Indiana University

Skip to:

  1. Search
  2. Breadcrumb Navigation
  3. Content
  4. Browse by Topic
  5. Services & Resources
  6. Additional Resources
  7. Multimedia News

Media Contacts

Beth Moellers
IU School of Journalism
bamoelle@indiana.edu
812-855-6317

Last modified: Wednesday, January 14, 2009

IU Journalism Speaker Series includes CBS correspondent, producer and 'Beautiful Mind' author

FOR IMMEDIATE RELEASE
Jan. 14, 2009

BLOOMINGTON, Ind. -- Three distinguished newsmakers and authors will speak in Bloomington this spring as part of the Indiana University School of Journalism's Spring Lecture Series. Speaking and answering questions at free, open to the public lectures will be James Burke, a television documentary maker and author; Steve Kroft, a longtime news correspondent; and Sylvia Nasar, a best-selling author.

Since its inception in the fall of 2006, the Speaker Series has brought to campus highly regarded journalists and authors including Anna Quindlen, Nina Totenberg, Elizabeth Gilbert, Lisa Ling, Frank DeFord, David Halberstam and Christopher Hitchens.

James Burke will speak at 7 p.m. Feb. 16 at the Buskirk-Chumley Theater. Hailed by The Washington Post as "one of the most intriguing minds in the Western world," Burke has produced, directed, written and hosted award-winning television series (including the landmark Connections) on BBC, PBS, Discovery and The Learning Channel for more than 40 years. He is the best-selling author of Connections, The Day the Universe Changed and The Knowledge Web. He wrote a monthly column for Scientific American for six years and is currently a contributor to TIME magazine. His most recent television work is a PBS retrospective of his work, ReConnections. Burke published his latest book, American Connections: The Founding Fathers Networked in 2007. His most recent project is an online interactive knowledge mapping system to be used as a teaching aid, a tool for innovation and management, and a predictor.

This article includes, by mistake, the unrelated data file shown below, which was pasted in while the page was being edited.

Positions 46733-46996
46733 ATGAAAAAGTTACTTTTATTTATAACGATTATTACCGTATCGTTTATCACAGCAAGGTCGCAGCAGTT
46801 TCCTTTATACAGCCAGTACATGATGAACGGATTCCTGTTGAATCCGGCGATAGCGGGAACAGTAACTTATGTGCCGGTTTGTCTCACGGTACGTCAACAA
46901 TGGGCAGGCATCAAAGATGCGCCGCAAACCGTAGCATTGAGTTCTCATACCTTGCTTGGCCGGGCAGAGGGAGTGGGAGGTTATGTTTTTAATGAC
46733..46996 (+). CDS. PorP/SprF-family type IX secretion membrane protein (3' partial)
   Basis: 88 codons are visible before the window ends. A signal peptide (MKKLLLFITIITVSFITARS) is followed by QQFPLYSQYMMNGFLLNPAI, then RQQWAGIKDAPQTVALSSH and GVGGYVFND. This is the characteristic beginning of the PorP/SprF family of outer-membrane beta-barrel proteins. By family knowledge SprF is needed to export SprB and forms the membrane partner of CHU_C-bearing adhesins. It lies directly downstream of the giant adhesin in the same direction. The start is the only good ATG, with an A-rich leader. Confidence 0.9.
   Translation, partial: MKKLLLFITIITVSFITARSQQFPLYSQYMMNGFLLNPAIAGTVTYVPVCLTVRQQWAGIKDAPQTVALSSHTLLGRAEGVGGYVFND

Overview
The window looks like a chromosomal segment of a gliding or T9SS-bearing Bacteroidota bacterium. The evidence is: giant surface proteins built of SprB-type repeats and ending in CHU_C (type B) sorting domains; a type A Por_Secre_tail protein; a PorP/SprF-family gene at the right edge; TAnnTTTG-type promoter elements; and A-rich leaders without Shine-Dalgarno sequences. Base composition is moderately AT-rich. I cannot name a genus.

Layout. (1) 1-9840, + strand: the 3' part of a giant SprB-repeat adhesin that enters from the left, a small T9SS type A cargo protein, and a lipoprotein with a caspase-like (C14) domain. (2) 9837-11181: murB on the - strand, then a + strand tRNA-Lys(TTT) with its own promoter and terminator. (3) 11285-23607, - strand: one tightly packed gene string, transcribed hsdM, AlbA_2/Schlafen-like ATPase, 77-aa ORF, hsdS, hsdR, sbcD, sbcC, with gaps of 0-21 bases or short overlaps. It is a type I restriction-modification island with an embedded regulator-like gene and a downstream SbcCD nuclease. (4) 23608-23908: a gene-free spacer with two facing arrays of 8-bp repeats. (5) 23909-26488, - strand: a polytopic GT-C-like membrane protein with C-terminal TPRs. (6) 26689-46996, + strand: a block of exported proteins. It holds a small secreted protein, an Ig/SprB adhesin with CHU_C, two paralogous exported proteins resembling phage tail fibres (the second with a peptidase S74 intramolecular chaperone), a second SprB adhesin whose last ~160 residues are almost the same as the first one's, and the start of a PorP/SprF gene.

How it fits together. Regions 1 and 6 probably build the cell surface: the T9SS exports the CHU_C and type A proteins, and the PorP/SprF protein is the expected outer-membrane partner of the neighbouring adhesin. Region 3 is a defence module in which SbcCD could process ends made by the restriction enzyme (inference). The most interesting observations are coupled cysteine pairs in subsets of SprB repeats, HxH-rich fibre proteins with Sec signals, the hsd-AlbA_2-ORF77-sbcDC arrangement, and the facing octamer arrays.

Steve Kroft

Steve Kroft

Steve Kroft will speak at 7 p.m. March 31 at the Buskirk-Chumley Theater. Kroft has been a CBS news correspondent for more than 27 years, and this season of "60 Minutes" will be his 19th on the broadcast. Kroft, who is originally from Kokomo, Ind., is a recipient of three George Foster Peabody Awards and 11 Emmy awards, including a Lifetime Achievement Emmy for his body of work. Kroft interviewed Barack Obama in the president-elect's first post-election interview Nov. 19. His "60 Minutes" piece on the Immigration and Naturalization Service, titled "I.N.S." was cited as one of the reports for which CBS News won the 2003 Overall Excellence Award from the Radio/Television News Directors Association. Kroft was honored with the prestigious Renner Award for reporting on organized crime for his story "The Worst Nightmare," which was the first to document the involvement of the Russian mafia in the smuggling of nuclear materials out of the former Soviet Union. His exclusive interview with then Gov. Bill Clinton and his wife, Hillary, was reported on the front page of virtually every newspaper in the country, and continues to be cited as a defining moment of that presidential election.

Sylvia Nasar will speak at 7 p.m. April 14 at Alumni Hall in the Indiana Memorial Union. Economist, journalist and professor Sylvia Nasar is the author of A Beautiful Mind, the bestseller that inspired the Academy Award-winning film starring Russell Crowe. While working as an economics reporter for The New York Times, Nasar discovered the remarkable story of John Nash, the Princeton mathematical genius who suffered from schizophrenia for three decades before recovering and winning a Nobel Prize in economics. Her biography, which won the National Book Critics' Circle Award and was a Pulitzer finalist, helped put a human face on a devastating mental illness. A writer at Fortune and columnist at U.S. News & World Report before she joined The New York Times, Nasar also has been a visiting scholar at Cambridge University, the Russell Sage Foundation and the Institute for Advanced Study at Princeton. Nasar, whose work has appeared in The New Yorker, The New York Times and other leading publications, teaches a graduate seminar in economics reporting that focuses on globalization, growth, living standards and business cycles. She is working on Grand Pursuit, a book about 20th century economic thinkers.

For more information, see http://journalism.indiana.edu/.